But we are tending in the other direction, and we will have young people who are prepared for “careers” (read “jobs”) that simply aren’t there when they graduate — or they will find out, as they do in alarming numbers, that the job wasn’t what they thought it would be and they want to change career paths and aren’t prepared to do so. Again, the only solid preparation is a liberal education. I think your preparation was sound, and you obviously know well enough where to look to continue to grow intellectually. That’s what an education is supposed to do. If you didn’t learn about Jazz, it may not be a major problem! You can still learn. We need to accept the fact that education takes a lifetime, and the twelve years of schooling are simply the preparation for what is to come later. It shouldn’t focus on job training.That simply puts blinders on.
    Needless to say, I have blogged about this repeatedly.

    • Hi Hugh! I was hoping that you would reply to help me see the errors in my thinking. 🙂 You have some excellent points and it makes sense that you can’t teach everything in four years. But I do like the idea of trying to meld the job training and education. It could be that liberal arts schools have been doing more of this since I graduated in the mid 90’s. And of course, very few people know what they really want to do when they are 18 years old – I sure didn’t. But more exposure to a variety of professions could be helpful. I see your point about making sure that people have skills that could be applied to a variety of fields and that really makes sense. It’s funny, I have no expertise in education, but there seem to be so many interesting things going on in the education world. But I am glad that I connected with you so that I can learn as I go. Maybe you can do a guest post on my blog to lay out your thoughts on this? Just a thought. I am new to this and am not exactly sure how that works, but I think you have a lot to share.Thanks for your thoughtful comment, as always!

  3. After graduating with a literature degree, I quickly found out that nothing can prepare you to be a first-year teacher!
    As far as teaching innovation, creativity, and critical thinking–skills that would apply to many jobs–I think these are worthwhile pursuits to help prepare students for a range of careers. But it’s a hard thing to measure, and a darn hard thing to teach. I wonder what the objective measures are for the students in Wake Forest’s new program…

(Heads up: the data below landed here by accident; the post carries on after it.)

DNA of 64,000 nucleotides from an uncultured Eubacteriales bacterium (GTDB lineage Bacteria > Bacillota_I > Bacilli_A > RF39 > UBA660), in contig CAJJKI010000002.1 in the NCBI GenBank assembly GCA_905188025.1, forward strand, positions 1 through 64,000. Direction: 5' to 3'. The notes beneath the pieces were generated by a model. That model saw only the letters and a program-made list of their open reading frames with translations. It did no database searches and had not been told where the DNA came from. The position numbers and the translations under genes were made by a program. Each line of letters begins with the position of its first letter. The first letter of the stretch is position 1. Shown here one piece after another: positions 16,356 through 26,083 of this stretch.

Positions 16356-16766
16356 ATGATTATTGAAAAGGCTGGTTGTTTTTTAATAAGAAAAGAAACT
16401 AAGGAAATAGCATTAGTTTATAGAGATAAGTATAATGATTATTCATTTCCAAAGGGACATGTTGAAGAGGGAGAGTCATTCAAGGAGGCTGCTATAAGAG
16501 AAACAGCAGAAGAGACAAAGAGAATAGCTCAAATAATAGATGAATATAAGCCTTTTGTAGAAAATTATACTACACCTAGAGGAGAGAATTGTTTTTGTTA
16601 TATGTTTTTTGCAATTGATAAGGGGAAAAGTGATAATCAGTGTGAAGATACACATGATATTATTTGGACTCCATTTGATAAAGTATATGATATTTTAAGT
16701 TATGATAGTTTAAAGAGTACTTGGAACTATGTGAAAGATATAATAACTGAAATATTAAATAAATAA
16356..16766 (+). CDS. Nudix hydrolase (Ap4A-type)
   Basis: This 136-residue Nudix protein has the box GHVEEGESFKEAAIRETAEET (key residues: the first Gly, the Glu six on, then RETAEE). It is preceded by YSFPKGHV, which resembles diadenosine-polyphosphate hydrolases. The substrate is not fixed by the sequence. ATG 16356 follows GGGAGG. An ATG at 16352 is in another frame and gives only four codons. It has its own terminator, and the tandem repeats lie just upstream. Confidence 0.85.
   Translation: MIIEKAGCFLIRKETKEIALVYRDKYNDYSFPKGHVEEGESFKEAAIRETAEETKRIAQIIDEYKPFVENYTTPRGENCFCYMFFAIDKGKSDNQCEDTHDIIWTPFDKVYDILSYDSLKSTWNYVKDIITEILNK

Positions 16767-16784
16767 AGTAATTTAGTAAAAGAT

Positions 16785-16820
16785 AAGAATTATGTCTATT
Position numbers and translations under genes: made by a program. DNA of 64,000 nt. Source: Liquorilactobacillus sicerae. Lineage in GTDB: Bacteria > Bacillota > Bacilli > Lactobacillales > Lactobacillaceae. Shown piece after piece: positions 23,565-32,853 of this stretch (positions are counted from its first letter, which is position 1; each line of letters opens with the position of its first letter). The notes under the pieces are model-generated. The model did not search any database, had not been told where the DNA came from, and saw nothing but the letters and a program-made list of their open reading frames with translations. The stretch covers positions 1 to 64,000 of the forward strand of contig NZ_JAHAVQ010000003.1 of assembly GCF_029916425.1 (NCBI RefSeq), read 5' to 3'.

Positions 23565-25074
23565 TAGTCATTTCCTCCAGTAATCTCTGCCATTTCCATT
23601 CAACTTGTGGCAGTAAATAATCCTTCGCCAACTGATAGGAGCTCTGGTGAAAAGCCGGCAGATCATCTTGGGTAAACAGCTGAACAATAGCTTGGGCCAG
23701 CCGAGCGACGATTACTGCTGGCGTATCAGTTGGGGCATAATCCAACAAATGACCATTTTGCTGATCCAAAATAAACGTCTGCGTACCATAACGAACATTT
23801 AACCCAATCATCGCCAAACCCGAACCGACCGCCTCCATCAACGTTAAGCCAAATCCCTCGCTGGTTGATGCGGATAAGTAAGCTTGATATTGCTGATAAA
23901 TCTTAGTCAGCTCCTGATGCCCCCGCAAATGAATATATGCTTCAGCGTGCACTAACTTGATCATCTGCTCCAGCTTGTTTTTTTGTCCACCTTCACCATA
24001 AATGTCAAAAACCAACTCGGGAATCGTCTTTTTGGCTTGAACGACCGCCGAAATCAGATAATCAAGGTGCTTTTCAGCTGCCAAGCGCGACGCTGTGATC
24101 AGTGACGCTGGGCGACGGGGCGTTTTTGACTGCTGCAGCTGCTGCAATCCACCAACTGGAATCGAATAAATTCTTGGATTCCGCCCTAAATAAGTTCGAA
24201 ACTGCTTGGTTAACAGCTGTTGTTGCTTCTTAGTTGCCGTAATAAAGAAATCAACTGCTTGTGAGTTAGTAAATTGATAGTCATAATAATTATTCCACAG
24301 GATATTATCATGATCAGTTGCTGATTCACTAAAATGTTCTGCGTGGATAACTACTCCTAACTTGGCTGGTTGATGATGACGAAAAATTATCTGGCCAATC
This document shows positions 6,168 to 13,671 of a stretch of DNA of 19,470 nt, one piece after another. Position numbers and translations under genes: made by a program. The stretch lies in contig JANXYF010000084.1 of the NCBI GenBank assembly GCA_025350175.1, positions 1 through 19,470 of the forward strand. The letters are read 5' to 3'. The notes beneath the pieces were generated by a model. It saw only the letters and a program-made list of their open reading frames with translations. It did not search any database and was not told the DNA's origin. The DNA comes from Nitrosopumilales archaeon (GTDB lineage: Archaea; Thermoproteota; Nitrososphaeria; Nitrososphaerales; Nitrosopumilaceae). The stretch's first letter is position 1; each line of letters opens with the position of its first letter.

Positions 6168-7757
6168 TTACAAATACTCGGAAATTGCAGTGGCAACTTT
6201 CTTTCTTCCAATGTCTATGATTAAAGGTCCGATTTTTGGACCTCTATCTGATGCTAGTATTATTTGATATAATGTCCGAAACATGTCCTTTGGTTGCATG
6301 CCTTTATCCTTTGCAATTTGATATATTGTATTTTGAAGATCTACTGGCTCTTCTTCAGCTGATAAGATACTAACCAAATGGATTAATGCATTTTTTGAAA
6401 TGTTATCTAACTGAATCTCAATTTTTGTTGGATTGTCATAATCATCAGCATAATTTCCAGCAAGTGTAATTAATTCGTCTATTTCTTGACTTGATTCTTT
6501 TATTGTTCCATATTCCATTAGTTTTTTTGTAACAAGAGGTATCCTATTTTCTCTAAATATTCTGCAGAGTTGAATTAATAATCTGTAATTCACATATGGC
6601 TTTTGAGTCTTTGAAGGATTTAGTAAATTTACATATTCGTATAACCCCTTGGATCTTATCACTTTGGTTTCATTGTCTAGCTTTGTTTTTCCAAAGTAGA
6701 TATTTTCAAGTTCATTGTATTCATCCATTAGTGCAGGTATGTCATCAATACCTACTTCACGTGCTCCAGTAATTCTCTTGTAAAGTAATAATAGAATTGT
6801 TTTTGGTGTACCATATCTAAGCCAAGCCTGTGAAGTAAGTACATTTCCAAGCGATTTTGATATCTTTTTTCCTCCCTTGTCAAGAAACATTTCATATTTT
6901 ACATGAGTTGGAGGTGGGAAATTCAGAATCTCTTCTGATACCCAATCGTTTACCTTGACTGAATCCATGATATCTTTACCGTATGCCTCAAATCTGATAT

• Good question. Hugh, any thoughts on what type of objective measures they might use at Wake Forest? I was thinking of something along the lines of helping students develop a strategic plan or lead a strategic planning session. Or develop a business proposal. And lots of field trips…;-) Thanks so much for joining the discussion! I was thinking that education majors in my college at least got to student teach. More activities like that woul dbe helpful. Maybe guided internships? Just a few thoughts from this non-expert. Thanks again for your comment!

  4. The answer is yes, they should, but it is up to the kids.
    I was 24 and had a job in the sack in October before graduating in May at the then largest and most prestigious accounting firm in the world – Price Waterhouse – but could not have told you one thing that CPA’s did. I was totqally clueless, didn;t even know they did taxes

    • Ha! That made me laugh, but that is exactly my point. Students flounder so much that first year out of school, which is natural, but maybe there is a way to lesson the shock. Thanks so much reading and for your comment!

  5. My University gives a lot of advice in getting internships, which I suppose is especially helpful for social science degrees (I’m doing International Relations too, but with Politics). Unfortunately most internships are only available to second years.

    • Internships could certainly be useful, but a lot of students have to work to make money over the summer, so I am not sure they are the only answer. Internships during the school year that are combined with time in a classroom could be very beneficial! Is that the type of internship you are referring to? I don’t feel like my school emphasized internships very much, although maybe internship opportunities weren’t as prevalent when I was in school. Thanks so much for your comment!